The Air World imprint is proving to be the home of some outstanding aviation history and this new book looks at safety through the eyes of a flight test engineer who has worked on some of the finest and most innovative aircraft of the post WWII period. The author provides a very readable narrative, offers fresh insights and is supported by a fine selection of images, many in full colour. – Very Highly Recommended
NAME: Safety Is No Accident, From 'V' Bombers To Concorde, A Flight Test Engineer's Story FILE: R3271 AUTHOR: John R W Smith PUBLISHER: Air World, Pen and Sword BINDING: hard back PRICE: £25.00 GENRE: Non Fiction SUBJECT: Technology, aviation, civil aircraft, military aircraft, bombers, nuclear deterrent, flight testing, flight test engineer, test pilots, test program, computer modelling, safety, acceptable tolerance ISBN: 1-52676-944-1 PAGES: 278 IMAGE: B3271.jpg BUYNOW: http://tinyurl.com/y2spvz6a LINKS: DESCRIPTION: The Air World imprint is proving to be the home of some outstanding aviation history and this new book looks at safety through the eyes of a flight test engineer who has worked on some of the finest and most innovative aircraft of the post WWII period. The author provides a very readable narrative, offers fresh insights and is supported by a fine selection of images, many in full colour. – Very Highly Recommended
The experiences of the author cover a period where computers featured far less than they do today. Even Concorde contained components that first appeared during WWII. This reviewer always wondered if the escape hatches on the prototype Concordes would have been a success. In a fuselage devoid of the trimmings of airline operation, there were two hatches in the floor that were there for the escape of the test flight teams should anything go dramatically wrong.
The test pilot and the flight test engineers were still kings of the test programs. The V-Bombers and Concorde were flying beyond established knowledge. Although designers had carefully calculated, there was no prior knowledge on which to base their expectations. That continues to be the case to some extent, computers have taken much of the inspired guess work out of initial design and development, and introduced some new potential risks.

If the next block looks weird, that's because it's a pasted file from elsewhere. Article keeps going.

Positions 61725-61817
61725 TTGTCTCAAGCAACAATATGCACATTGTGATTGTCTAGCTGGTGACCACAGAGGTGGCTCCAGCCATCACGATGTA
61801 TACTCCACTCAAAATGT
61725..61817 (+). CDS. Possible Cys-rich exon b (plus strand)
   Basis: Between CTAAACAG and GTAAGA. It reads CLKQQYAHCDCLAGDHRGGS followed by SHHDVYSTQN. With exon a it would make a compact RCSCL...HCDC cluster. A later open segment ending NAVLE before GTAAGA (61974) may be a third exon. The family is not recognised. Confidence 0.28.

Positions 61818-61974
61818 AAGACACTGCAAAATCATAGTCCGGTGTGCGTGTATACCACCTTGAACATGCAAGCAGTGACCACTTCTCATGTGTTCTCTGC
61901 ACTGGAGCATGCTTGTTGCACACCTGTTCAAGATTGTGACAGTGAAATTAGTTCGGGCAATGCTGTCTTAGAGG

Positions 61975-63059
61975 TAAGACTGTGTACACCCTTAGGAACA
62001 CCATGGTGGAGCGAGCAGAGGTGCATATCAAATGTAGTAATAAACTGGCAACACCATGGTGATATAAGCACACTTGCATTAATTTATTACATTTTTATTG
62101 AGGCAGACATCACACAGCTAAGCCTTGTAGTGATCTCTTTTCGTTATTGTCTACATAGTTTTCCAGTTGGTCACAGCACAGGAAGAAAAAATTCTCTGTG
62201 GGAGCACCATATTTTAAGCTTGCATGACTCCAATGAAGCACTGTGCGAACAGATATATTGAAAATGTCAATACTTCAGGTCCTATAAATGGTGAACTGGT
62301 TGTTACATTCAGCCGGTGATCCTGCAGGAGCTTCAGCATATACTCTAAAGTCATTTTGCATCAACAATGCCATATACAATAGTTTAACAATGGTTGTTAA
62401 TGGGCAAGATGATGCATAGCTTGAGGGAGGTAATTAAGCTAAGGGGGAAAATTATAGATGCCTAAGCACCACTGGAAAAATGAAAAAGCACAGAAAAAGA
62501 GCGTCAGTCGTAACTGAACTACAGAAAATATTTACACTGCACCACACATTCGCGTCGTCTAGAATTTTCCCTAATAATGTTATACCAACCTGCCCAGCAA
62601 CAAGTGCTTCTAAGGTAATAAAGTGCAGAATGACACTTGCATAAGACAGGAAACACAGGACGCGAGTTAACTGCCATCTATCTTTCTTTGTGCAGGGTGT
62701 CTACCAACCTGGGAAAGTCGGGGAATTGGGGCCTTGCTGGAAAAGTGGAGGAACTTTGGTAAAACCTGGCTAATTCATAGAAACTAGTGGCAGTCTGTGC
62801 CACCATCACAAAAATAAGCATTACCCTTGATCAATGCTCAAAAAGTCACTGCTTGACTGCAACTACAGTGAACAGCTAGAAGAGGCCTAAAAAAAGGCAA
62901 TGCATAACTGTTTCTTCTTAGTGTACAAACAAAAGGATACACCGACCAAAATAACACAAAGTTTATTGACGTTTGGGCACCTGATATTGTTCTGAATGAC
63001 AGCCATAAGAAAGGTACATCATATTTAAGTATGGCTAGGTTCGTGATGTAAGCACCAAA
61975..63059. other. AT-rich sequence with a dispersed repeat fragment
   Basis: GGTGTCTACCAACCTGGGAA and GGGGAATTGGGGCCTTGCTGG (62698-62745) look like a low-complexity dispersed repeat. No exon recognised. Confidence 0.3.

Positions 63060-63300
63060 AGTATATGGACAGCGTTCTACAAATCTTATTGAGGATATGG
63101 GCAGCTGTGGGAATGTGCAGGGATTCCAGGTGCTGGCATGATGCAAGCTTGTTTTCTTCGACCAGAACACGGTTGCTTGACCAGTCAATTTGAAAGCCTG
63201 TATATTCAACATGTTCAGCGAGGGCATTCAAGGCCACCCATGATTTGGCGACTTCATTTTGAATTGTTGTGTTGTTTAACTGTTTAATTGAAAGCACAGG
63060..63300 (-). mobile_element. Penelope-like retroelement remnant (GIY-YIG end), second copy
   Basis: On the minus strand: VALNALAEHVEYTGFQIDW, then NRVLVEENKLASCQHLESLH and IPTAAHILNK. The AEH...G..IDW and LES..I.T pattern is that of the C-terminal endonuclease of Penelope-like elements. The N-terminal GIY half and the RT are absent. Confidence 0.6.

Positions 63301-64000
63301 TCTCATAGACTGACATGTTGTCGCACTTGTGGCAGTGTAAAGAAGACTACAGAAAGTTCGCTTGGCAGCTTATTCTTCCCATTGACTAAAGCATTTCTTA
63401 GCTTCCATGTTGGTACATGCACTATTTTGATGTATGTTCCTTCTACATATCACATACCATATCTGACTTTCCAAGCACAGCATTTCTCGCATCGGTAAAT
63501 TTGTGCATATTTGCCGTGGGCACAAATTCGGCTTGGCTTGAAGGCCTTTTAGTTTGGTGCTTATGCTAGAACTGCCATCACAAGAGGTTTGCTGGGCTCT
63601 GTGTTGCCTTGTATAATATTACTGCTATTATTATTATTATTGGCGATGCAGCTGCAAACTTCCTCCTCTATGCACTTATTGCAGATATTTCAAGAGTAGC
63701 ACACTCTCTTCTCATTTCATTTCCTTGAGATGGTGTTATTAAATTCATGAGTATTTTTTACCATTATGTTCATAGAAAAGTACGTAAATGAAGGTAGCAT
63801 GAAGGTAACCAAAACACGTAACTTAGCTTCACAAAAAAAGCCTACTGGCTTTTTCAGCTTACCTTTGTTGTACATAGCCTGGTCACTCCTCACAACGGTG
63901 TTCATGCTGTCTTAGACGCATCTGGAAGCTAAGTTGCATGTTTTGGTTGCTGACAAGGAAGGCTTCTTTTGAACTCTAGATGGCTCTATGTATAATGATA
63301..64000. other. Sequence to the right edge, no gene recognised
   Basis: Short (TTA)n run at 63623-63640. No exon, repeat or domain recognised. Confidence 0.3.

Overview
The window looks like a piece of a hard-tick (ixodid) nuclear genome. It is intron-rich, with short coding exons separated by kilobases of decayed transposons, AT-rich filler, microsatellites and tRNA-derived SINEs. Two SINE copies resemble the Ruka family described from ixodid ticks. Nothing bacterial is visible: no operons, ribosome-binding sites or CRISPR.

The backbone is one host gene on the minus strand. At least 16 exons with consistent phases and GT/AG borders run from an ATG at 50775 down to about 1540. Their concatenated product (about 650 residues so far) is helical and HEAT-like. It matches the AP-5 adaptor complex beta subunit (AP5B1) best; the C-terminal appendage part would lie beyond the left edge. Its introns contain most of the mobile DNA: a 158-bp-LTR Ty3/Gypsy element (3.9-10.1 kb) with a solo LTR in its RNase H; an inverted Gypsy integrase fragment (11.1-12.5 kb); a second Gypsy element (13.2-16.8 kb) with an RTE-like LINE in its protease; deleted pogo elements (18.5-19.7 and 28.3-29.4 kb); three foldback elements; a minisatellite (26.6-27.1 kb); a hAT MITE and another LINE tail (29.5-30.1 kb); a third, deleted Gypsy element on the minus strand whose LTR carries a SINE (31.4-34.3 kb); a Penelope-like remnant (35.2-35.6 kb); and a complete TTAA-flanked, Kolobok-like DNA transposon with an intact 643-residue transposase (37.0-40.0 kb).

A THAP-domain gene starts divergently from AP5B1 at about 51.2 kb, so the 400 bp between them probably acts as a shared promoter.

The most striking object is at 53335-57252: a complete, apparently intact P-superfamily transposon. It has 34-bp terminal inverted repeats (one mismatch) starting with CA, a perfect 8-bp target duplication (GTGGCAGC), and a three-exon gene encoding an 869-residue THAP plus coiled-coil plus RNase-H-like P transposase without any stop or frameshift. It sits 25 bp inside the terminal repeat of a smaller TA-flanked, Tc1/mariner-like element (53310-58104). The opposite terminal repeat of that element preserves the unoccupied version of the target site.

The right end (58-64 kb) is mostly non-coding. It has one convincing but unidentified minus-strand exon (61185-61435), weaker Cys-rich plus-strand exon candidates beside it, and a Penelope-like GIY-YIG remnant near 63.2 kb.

Two programs had already demonstrated the dangers of the jet age. The world-leading Comet came unstuck when structural failure in a unique aircraft appeared suddenly and delayed the program years. The DH110 broke up in flight while demonstrating at Farnborough. Both aircraft were subject to careful testing and then after disaster their design was reviewed and changes made. As a result the Comet re-entered service and had a successful career even though it had lost market share as a result of suspension. The DH110 evolved into the Sea Vixen and served the Fleet Air Arm very well, being the first fighter intended to dispense with cannon and rely on unguided rockets and guided missiles.
Even today, aircraft programs can suffer major setbacks, as demonstrated by the Boeing 737 MAX. In that case, it highlighted some of the dangers in software development that is now vital in safe flying. Ironically, the computer has introduced new issues. This is because the information industry has failed to adopt essential Development Assurance to ensure that every line of code and software module does exactly what it should do., that all errors are reported and analyzed. In short, the computer that has reduced the tasks of flight test engineers, urgently needs its own flight test engineers.
The author shows how he and his colleagues contributed to air safety by careful monitoring of prototypes and pre-production aircraft. It is an adsorbing story, told well. The supporting illustrations are first class and this is an important and enjoyable book.